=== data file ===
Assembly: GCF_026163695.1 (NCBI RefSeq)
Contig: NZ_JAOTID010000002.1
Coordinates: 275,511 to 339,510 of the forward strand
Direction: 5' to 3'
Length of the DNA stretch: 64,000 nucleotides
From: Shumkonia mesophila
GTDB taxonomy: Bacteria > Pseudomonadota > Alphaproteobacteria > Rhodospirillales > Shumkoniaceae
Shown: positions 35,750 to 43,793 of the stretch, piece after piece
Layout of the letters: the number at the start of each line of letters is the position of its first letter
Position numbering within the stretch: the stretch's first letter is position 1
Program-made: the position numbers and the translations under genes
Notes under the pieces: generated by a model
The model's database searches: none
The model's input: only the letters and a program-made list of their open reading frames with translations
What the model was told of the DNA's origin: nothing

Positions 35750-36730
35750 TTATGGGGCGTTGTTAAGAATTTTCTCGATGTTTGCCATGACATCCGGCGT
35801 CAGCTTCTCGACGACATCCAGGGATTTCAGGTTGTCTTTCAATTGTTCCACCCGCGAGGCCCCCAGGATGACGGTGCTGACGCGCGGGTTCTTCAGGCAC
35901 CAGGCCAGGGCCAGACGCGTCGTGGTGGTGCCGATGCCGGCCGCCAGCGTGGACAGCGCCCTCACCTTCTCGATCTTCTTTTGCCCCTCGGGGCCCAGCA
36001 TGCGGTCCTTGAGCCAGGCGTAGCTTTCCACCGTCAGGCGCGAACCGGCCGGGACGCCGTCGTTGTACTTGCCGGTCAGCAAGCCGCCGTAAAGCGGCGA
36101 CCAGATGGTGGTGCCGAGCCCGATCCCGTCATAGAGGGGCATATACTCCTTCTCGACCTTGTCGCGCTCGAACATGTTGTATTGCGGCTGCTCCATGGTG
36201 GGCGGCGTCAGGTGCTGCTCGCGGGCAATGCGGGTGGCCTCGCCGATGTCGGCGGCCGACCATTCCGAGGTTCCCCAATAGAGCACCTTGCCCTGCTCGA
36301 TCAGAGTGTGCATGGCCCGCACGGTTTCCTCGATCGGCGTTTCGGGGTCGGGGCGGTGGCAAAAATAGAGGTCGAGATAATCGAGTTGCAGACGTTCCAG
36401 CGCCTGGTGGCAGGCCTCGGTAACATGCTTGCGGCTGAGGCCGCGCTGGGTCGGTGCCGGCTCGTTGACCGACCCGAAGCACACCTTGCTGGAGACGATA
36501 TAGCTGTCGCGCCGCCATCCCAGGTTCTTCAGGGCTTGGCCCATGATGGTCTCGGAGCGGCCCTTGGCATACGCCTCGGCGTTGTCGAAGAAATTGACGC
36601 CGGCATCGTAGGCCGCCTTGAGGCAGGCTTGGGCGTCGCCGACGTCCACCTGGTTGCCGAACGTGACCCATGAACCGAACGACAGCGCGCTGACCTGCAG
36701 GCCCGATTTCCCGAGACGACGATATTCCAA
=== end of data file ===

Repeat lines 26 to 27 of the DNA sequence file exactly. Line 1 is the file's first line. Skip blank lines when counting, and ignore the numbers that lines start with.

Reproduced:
36601 CGGCATCGTAGGCCGCCTTGAGGCAGGCTTGGGCGTCGCCGACGTCCACCTGGTTGCCGAACGTGACCCATGAACCGAACGACAGCGCGCTGACCTGCAG
36701 GCCCGATTTCCCGAGACGACGATATTCCAA